Steve Christ, who I wrote about recently when he was flogging what he called “Safe Harbor Savings Accounts” (he also called them Safe Harbor Investment Covenants for a while), has a new teaser to offer as he tries to get you to subscribe to his Wealth Advisory newsletter.
He’s calling this next great idea from his porftolio the “Teflon REIT.”
The note begins with a bit of chatter about how poorly REITs have performed this year, with many different types in huge trouble — you can probably pick out a few owners of office buildings or malls or warehouses that have been clobbered over the last twelve months, but the example he provides is General Growth Properties (GGP). If we expand on the “stickiness” metaphor to say that one reit is rubber and another glue, this is not the one off of which the bad news bounce, this is the sticky one.
GGP owns megamalls that are hemmorhaging retail stores and seeing their remaining clients beg for customers even during the holiday season — and they carry a massive debt load, so the equity owners have just about gotten washed out completely (I owned GGP years ago when it was the consistently growing class of the industry … how times have changed).
So what’s the opposite of that? This brings us to our teaser company — the Teflon REIT, the company that takes the bad news about the economy in stride and recovers. Here’s some of Christ’s commentary:
“Of course, when the broader markets sell off so hard and companies like GGP tetter on the brink it takes the good down right along with the bad. That has been the case lately, with my own favorite real estate investment. It’s one I call the “Teflon REIT” because bad news simply doesn’t stick to it for long.
“That has given investors the chance to buy this REIT on the dips adding shares on the cheap. Again, this is not you’re average REIT.
“In fact, while GGP was going down the tubes and trying to refinance its debt, the Teflon REIT was retiring debt and paying dividends. Along the way it retired over $100 million in debt with cash on hand, pushing out its next maturing notes to 2013.”
Sounds pretty good, no? So what is this specific company, for those of you who are you itchin’ to buy shares?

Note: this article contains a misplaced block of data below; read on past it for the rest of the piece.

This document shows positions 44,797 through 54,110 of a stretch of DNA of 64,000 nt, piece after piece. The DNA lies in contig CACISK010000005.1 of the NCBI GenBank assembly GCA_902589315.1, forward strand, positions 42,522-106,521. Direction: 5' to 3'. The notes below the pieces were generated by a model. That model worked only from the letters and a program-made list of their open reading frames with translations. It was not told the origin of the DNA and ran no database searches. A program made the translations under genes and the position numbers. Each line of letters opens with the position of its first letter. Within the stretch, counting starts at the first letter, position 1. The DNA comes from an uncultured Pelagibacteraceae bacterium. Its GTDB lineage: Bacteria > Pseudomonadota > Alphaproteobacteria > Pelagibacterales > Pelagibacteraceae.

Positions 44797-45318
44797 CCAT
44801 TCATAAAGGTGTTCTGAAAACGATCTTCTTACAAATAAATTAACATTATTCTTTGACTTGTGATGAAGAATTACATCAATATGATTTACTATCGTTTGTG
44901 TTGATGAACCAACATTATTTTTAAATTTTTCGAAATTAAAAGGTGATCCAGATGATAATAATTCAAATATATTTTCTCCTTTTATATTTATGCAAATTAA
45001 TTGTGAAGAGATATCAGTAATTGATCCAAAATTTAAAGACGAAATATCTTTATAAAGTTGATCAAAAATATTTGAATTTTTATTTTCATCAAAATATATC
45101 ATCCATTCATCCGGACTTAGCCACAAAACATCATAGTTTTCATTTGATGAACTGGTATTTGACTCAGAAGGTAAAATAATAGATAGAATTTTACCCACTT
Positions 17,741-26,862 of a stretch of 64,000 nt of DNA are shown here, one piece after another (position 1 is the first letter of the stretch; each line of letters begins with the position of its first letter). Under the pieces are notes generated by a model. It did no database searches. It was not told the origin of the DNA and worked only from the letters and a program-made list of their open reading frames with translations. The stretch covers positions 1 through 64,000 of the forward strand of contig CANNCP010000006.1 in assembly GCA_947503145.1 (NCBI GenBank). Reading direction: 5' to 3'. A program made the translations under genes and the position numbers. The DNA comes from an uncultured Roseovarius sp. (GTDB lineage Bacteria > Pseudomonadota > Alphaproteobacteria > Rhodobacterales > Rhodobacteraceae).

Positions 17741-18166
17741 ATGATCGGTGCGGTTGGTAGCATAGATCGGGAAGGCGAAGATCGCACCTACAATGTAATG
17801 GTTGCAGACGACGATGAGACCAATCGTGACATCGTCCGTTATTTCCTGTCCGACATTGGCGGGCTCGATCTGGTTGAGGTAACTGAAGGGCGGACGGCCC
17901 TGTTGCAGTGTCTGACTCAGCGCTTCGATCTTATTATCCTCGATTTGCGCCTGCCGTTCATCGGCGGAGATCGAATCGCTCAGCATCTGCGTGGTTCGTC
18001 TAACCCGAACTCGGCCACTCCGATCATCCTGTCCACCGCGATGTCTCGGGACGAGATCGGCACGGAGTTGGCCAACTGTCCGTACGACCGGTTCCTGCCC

A few clues, please:
“its monthly dividend program just kept chugging along as the company declared its 461st consecutive monthly dividend in its 39-year operating history.”
It owns “2,355 freestanding properties all over the country leased to retail chains under long-term net-lease agreements. In total, the company owns properties containing some 18.5 million leasable sq. ft. in 49 states.”
“Their properties are 97% leased. ”
“And here’s the kicker. The company only employs 74 people. By comparison GGP has over 4,000.”
So who are these new friends of ours? The Thinkolator sez:
Realty Income (O)
This company will not be a stranger to those who have been wandering the halls here in Gumshoeland for more than a few months — I’ve written about them a couple times before. Realty Income is a REIT that owns local retail buildings like small shopping centers and fast food restaurants around the country, and they have a very strong focus on providing a growing monthly dividend to their shareholders — they even registered the trademark to call themselves “the monthly dividend company,” well before so many American investors acquired a fascination with the monthly yielding Canadian trusts. Realty Income’s website is clearly built for individual investors, and it contains a wealth of information and reassurances that this company’s management really does care about maintaining that monthly yield above almost all else.
If you’d like to see earlier comments that I’ve shared about Realty Income, the articles are still available — the most recent one was in April, when Tom Dyson was teasing these guys as a way to invest in a “Drive Thru Retirement Project.”